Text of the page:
Apr 13, 2015. 12:21 PM | 1 Like Like |Link to Comment
  • Netflix: The Bear Thesis Is A House Of Cards [View article]
    it seems always a constant refrain from those who neither know accounting nor finance it seems, "OMG look at the so-called off-balance sheet content commitments, and how are they ever able to pay for all of that off-balance sheet debt when they don't make any profit"

    Well maybe it's because all those "liabilities" are really expense commitments and are paid from revenues through the income statement. In fact the content "commitments" are over a 5 year time frame but represent only 3x current annual content expense, with such period content expenses expected to keep pace with revenue growth due to the new market launches before such growth rate in annual content expense tailing off in another couple of years. So there are plenty of revenues to pay for the content obligations and in fact still generate increasing contribution margin.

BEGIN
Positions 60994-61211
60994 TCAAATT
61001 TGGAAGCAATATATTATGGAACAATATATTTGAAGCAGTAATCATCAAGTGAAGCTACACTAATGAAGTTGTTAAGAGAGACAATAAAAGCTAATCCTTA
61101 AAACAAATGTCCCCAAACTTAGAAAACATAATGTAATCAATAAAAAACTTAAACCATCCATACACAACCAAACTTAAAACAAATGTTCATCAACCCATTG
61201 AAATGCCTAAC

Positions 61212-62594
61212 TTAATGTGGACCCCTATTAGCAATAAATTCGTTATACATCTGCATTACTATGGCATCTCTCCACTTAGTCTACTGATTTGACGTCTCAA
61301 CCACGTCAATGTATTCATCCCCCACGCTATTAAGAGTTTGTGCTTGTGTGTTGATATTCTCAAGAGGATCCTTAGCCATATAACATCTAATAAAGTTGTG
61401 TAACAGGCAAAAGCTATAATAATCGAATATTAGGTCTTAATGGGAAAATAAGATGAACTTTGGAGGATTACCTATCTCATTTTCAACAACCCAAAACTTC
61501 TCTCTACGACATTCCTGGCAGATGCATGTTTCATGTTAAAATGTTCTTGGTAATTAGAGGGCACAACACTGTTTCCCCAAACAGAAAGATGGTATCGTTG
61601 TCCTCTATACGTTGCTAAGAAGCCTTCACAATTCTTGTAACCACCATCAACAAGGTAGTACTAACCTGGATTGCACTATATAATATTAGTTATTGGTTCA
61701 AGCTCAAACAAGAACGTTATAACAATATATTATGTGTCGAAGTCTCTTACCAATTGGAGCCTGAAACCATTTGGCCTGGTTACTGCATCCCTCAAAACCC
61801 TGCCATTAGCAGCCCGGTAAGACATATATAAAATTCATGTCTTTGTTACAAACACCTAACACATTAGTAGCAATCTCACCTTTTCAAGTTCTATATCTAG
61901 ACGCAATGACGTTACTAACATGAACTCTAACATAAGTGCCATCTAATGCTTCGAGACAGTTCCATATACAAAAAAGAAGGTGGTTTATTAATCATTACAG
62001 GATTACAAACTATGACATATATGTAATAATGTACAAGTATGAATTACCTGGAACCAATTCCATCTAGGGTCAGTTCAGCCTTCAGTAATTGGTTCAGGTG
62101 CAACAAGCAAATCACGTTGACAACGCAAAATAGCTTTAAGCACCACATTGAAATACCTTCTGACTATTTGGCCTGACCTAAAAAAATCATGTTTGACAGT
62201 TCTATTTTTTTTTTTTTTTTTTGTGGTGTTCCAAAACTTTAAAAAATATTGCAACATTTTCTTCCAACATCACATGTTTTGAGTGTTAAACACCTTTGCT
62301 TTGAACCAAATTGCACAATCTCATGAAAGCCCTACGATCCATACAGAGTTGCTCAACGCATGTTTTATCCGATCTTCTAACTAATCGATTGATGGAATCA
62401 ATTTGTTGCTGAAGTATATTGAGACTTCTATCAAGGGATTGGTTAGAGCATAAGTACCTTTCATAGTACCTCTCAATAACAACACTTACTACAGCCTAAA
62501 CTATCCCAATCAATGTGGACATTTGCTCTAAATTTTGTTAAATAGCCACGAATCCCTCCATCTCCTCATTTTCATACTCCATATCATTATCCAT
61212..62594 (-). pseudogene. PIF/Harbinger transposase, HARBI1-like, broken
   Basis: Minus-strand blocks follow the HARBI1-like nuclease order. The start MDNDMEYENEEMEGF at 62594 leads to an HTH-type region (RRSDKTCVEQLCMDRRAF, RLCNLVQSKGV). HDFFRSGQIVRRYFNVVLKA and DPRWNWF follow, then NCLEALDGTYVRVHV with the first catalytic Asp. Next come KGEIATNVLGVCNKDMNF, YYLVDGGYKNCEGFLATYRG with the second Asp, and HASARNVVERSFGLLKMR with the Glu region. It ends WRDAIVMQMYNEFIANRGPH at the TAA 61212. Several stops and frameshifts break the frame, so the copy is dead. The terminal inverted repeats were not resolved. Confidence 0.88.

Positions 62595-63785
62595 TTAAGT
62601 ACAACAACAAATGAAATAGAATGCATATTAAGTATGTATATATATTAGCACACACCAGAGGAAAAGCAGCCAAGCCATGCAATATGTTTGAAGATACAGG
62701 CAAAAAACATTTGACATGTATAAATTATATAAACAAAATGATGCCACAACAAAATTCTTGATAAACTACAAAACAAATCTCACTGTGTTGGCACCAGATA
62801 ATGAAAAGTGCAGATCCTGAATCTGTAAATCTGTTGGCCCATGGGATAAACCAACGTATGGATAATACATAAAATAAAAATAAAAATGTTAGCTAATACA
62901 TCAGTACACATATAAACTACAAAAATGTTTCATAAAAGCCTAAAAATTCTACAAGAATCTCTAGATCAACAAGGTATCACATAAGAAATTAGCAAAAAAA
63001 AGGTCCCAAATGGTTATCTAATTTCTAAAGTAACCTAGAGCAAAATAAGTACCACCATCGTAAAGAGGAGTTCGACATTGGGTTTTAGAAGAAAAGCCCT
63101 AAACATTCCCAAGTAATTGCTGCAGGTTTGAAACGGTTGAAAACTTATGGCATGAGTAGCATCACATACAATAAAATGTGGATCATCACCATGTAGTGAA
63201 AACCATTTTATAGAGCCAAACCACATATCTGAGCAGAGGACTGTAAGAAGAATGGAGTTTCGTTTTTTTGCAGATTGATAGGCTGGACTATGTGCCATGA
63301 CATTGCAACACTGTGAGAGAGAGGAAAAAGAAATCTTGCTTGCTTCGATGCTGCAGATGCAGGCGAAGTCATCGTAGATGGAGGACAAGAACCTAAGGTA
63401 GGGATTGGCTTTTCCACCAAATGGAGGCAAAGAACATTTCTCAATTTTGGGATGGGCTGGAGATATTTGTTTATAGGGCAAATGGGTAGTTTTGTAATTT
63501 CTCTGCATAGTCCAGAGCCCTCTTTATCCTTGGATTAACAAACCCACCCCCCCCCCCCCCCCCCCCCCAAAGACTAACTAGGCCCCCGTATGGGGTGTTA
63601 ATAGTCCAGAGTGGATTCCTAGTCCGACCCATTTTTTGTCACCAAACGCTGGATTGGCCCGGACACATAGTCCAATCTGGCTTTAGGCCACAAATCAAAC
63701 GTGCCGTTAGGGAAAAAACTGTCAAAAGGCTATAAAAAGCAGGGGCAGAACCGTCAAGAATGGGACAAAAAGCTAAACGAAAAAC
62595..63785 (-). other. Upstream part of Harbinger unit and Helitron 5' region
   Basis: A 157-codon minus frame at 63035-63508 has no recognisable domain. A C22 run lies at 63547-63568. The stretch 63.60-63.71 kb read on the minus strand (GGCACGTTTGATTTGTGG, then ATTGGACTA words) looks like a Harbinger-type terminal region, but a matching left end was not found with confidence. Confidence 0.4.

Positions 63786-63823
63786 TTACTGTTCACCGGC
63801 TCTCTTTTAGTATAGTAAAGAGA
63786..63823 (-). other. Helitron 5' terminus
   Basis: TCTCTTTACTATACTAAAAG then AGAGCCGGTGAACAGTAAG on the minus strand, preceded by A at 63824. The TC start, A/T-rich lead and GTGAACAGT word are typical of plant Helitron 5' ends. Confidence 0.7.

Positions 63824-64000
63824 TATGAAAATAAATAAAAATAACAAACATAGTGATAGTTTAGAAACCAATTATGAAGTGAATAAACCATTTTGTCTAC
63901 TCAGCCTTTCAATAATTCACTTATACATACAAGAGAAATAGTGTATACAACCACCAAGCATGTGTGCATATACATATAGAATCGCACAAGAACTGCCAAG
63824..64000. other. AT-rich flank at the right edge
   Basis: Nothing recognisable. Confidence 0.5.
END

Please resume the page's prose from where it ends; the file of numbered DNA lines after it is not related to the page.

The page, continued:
I won't argue the issue of valuation because that is not a clear call either way (AMC Networks sells at the same 4x+ revenues but with nowhere near the growth opportunity) however the ones running around spelling doom and gloom about the content commitments just simply don't understand any programming network business or basic accounting.
    Apr 8, 2015. 09:25 PM | 3 Likes Like |Link to Comment
  • WSJ: Apple talking Web TV service for fall launch [View news story]
    The difference is that AAPL isn't stealing the content like Aereo did and instead AAPL has negotiated licensing deals with the major networks. It will be a virtual MVPD with a base package as described and then supplemented by premium channels such as HBO Now, Netflix, Hulu, etc as "premium" channels.